Special Issue "Care and Outcome of the Extreme Preterm Infant"

A special issue of Children (ISSN 2227-9067). This special issue belongs to the section "Pediatric Neonatology".

Deadline for manuscript submissions: 1 December 2023 | Viewed by 476

Special Issue Editor

Department of Newborn & Developmental Medicine, Sunnybrook Health Sciences Centre, Department of Paediatrics, University of Toronto, Toronto, ON M5A 1B2, Canada
Interests: neonatal care and neurodevelopmental outcomes; clinical trials; breastfeeding in the preterm population; breast milk enhancement
Special Issues, Collections and Topics in MDPI journals

Special Issue Information

Dear Colleagues,

Over the last 10–20 years, there have been significant gains in the care of preterm infants at less than 30 weeks of gestation. We have been able to improve our skill set in the fields of respiratory and hemodynamic management so that neonatal morbidity is steadily declining in overall incidence for preterm infants, particularly in infants at 28–29 weeks of gestation. As we become more proficient in the care of these infants, we begin to translate these skill sets for the more extreme preterm infants, those at <26 weeks of gestation but most importantly the infants born below 24 weeks of gestation. These infants are not only preterm but are also physiologically immature, which adds a dimension in their care and ultimate survival. It is now important to share how we can optimize survival but also ensure that there are positive outcomes both in neonatal morbidities and neurodevelopmental outcomes. How these very extreme preterm infants traverse the neonatal pathways will play a significant role in how they are able to develop as a functioning child. The traditional outcomes of death, cerebral palsy, vision and hearing deficits, and cognitive deficits may not be adequate in evaluating how these extreme preterm infants present post-discharge. We need to go beyond theses traditional outcomes and look at functional outcomes as we explore our ongoing approaches in care. In addition, we need to explore how parents use coping skills in the 20–30 weeks of neonatal care their infants may have.

I hope that this Special Issue will be an opportunity to look at how we can optimize care for these infants and their parents.

Dr. Elizabeth Asztalos
Guest Editor

Manuscript Submission Information

Manuscripts should be submitted online at www.mdpi.com by registering and logging in to this website. Once you are registered, click here to go to the submission form. Manuscripts can be submitted until the deadline. All submissions that pass pre-check are peer-reviewed. Accepted papers will be published continuously in the journal (as soon as accepted) and will be listed together on the special issue website. Research articles, review articles as well as short communications are invited. For planned papers, a title and short abstract (about 100 words) can be sent to the Editorial Office for announcement on this website.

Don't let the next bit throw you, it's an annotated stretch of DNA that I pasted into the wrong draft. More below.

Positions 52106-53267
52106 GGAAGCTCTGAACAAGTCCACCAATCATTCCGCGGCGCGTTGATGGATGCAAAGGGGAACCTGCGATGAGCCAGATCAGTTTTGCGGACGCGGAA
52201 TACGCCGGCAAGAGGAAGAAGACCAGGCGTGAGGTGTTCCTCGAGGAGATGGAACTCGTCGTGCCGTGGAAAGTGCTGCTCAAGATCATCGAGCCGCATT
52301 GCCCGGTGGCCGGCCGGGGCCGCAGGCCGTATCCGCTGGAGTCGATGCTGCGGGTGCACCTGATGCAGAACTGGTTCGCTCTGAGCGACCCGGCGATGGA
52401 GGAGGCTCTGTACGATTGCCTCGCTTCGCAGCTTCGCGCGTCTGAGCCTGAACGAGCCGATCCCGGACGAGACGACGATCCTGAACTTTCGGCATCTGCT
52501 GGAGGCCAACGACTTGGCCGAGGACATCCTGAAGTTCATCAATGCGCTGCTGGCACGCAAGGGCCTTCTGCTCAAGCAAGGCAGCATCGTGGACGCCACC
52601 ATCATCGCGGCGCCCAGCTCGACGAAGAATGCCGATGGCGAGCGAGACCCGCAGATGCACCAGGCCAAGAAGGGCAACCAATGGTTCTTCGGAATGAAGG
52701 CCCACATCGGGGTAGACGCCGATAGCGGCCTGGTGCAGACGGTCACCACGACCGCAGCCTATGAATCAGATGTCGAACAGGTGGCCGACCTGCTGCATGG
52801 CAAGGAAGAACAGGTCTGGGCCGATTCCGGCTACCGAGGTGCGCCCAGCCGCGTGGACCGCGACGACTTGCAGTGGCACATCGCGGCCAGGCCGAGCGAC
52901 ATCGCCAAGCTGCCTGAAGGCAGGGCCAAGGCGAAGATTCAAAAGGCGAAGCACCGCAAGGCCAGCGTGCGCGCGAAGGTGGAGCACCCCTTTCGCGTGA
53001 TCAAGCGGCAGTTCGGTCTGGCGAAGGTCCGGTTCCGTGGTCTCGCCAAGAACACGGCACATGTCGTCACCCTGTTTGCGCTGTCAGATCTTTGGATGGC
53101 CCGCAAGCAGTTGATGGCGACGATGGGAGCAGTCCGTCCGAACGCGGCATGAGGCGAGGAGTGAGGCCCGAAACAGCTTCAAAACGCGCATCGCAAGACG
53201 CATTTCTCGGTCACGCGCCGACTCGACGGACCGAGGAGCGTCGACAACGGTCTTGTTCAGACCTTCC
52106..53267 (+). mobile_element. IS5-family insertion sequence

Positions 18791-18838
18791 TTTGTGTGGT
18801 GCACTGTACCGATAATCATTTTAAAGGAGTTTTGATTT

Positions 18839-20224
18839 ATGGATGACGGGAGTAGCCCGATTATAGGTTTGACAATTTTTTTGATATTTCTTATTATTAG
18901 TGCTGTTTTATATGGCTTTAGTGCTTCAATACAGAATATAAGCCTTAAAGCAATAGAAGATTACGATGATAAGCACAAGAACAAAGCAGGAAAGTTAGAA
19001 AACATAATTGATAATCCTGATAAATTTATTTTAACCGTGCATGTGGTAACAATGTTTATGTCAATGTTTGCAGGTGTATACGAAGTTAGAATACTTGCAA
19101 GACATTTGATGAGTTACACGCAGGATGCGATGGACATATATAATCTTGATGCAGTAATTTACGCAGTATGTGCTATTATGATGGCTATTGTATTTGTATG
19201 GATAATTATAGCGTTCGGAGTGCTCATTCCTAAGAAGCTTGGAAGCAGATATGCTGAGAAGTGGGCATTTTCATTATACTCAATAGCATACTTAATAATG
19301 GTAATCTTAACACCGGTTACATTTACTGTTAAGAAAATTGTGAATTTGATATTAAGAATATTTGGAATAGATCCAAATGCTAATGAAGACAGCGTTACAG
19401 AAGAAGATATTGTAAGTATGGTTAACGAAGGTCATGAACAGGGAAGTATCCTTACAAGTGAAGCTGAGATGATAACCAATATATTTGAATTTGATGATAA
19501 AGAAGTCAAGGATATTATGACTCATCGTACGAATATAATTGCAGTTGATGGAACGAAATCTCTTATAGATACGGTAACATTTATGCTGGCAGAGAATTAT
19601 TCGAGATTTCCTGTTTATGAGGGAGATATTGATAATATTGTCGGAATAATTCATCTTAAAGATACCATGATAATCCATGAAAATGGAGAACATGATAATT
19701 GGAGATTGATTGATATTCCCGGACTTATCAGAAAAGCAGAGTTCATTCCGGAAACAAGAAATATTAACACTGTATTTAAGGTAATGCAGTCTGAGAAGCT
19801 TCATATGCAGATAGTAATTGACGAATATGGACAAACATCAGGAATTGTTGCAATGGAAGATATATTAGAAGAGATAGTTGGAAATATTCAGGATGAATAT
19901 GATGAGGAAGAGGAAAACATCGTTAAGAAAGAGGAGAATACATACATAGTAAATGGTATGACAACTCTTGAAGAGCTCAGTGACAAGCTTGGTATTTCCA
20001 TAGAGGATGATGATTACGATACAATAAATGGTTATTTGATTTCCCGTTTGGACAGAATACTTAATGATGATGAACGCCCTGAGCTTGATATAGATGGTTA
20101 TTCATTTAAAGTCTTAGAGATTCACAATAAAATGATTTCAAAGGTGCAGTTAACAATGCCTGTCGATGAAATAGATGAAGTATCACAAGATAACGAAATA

Submitted manuscripts should not have been published previously, nor be under consideration for publication elsewhere (except conference proceedings papers). All manuscripts are thoroughly refereed through a single-blind peer-review process. A guide for authors and other relevant information for submission of manuscripts is available on the Instructions for Authors page. Children is an international peer-reviewed open access monthly journal published by MDPI.

Please visit the Instructions for Authors page before submitting a manuscript. The Article Processing Charge (APC) for publication in this open access journal is 2400 CHF (Swiss Francs). Submitted papers should be well formatted and use good English. Authors may use MDPI's English editing service prior to publication or during author revisions.


  • extreme prematurity
  • neonatal morbidities
  • ventilatory management
  • nutrition
  • developmental care
  • parental care
  • functional neurodevelopmental outcomes
  • family impact and stress

Published Papers

This special issue is now open for submission.
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